Early pattern motors suitable for standard (clockwise) rotation engines are significantly scarce and expensive. If your motor is tired but not dead
a precautionary repair may save you considerable time, effort and cost. The larger stud pattern motor is also relatively expensive but no availability
issues. If you have the smaller pattern motor take the time to have a good look where it bolts to the housing; some housings are drilled to accept
both patterns of motor.
Solenoid, and protection devices.
Generally any original soleniod and oil / temperature protection devices fitted to the SR are obsolete,
but later substitutes may be used, with a few modifications.
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Brand new injectors are thin on the ground but injector rebuild items are not a problem.
Fuel Injection Pumps
New pumps are becoming scarce, but rebuild parts are not an issue. If you're not sure what you are doing
with these pumps, the job is best left to a person with suitable experience, as removal and refitting inevitably involves checking
both the injection timing and balance between pumps.
Fuel Lift Pump
Raised Hand Start
Limited availability of sprocket assemblies but repair parts available. Chain; readily available.
Gaskets and Joints
100% availabilty; sets or individually.
Good, but not 100% availability. Unless your engine has been refurbished before you are not likely to need anything that is hard to come by.
If looking at cylinder head work be aware that two patterns of head were used on the SR; standard and high speed (a relative term !).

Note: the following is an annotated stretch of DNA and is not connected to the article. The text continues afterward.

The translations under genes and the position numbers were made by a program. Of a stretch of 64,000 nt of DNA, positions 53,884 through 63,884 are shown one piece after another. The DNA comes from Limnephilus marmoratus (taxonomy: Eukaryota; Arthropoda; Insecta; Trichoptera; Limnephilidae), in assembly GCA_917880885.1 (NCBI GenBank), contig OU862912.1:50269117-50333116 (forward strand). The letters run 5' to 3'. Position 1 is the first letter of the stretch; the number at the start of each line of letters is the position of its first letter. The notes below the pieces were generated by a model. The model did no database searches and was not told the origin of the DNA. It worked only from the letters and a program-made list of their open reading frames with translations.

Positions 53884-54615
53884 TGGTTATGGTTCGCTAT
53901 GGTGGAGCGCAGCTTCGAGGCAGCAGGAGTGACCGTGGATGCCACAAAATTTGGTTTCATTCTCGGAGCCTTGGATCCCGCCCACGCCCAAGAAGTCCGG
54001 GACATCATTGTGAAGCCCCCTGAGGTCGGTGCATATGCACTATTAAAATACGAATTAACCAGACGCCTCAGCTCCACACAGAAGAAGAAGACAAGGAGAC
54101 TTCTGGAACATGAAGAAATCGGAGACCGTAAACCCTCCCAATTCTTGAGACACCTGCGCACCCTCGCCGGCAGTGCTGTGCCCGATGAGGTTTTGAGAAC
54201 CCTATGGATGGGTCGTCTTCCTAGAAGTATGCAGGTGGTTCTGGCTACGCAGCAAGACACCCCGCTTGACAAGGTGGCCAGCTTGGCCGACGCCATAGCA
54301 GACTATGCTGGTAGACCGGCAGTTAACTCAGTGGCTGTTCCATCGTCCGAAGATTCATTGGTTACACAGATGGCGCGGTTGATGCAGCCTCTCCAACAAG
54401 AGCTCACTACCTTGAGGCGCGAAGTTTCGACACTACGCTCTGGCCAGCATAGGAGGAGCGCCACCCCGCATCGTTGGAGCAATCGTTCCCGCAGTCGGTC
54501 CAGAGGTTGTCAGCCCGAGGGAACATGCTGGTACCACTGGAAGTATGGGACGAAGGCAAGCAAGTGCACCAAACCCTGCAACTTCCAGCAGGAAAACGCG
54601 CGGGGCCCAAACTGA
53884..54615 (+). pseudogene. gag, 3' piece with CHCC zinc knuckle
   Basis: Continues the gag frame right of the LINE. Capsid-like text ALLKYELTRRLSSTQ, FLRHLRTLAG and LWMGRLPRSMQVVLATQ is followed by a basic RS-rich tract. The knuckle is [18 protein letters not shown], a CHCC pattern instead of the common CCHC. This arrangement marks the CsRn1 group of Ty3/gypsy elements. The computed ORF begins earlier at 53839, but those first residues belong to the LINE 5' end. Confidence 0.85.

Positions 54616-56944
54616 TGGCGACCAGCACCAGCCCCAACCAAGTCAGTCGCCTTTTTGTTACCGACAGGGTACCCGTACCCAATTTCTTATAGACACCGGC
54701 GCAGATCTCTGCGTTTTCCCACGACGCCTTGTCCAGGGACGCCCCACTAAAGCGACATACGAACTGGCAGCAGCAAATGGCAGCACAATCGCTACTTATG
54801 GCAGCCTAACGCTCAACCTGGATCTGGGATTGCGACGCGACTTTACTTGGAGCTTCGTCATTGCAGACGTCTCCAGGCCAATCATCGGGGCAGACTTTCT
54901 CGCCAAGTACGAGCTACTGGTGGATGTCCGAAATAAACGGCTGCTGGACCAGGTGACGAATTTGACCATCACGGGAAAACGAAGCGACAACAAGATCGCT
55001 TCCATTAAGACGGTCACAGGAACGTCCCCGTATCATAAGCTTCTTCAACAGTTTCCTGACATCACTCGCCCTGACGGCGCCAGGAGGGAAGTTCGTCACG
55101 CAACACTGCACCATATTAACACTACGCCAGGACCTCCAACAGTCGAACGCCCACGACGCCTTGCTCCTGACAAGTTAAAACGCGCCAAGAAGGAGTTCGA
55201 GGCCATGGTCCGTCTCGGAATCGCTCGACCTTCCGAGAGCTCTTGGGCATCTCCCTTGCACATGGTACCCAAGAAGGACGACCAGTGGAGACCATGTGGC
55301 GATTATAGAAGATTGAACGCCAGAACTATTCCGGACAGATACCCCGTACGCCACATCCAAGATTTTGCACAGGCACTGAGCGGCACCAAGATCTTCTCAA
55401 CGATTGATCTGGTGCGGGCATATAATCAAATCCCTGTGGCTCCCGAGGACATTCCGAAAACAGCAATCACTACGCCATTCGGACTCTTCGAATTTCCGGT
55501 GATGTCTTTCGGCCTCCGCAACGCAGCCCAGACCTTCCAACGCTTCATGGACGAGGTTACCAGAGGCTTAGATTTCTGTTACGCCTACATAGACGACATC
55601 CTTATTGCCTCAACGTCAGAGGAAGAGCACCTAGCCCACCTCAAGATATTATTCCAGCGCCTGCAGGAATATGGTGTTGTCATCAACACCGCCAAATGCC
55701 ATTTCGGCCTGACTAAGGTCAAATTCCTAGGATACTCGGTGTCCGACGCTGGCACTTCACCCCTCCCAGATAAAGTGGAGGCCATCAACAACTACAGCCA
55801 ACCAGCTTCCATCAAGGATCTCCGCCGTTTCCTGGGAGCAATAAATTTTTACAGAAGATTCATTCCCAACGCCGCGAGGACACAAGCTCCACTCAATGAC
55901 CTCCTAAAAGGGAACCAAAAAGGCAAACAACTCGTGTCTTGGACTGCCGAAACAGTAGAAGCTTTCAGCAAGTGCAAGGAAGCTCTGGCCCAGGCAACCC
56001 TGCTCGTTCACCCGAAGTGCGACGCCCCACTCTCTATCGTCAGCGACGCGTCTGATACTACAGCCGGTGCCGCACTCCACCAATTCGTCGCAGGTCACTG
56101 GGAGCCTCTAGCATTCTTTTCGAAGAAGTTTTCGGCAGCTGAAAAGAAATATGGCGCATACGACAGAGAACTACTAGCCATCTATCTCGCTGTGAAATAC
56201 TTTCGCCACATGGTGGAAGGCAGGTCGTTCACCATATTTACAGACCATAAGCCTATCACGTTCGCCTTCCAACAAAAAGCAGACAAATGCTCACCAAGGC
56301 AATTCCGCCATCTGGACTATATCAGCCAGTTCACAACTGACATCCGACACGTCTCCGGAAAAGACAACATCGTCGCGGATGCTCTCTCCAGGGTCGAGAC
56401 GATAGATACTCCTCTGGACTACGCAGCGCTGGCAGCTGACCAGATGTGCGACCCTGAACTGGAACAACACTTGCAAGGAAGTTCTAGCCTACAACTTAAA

If the manifolds are removed, the shape of the ports tells you which you have. Standard heads have one round and one relatively oval port.
High speed heads have predominantly oblong ports; one with rounded ends and one where the inner side leans in toward the top, from about halfway up its length.
Alternatively, if the rocker cover is off at least some high speed heads are stamped 'HSR' on their top face. If the engine number plate
is available and the stamped rpm is greater than 2200, then it will be a high speed head.
There is a reasonable availability of new parts for the SR and generally good availability of used for anything tricky to find.
Items peculiar to the SR4 are more difficult due to small numbers.
New engines long unobtainable. We carry a good selection of core units and will usually be able to offer a rebuilt exchange
engine to meet your specification. We sometimes have good used engines available.
Top Tip !
The SR is a simple and very reliable engine but there are two things to keep an eye out for as they get older. First -- ensure there
is a good cooling air flow around the cylinders, particularly if the engine either works in a dusty environment and / or leaks any oil.
If not, remove the cowling and give the fins a good clean.
Second -- if the oil level rises slowly and / or the oil smells of fuel, this is always a sign of fuel finding its way into the sump.
Typically this will be coming from the fuel pumps and is a sign it is time to have them overhauled. Less often, it may be due to a leaking internal pipe
or defective lift pump. Whatever the reason, don't ignore it as it will only get worse and oil thinned with fuel just
isn't going to do its job properly. In extreme cases there is a theoretical possibility of the engine runnig away on fuel vapour from the sump.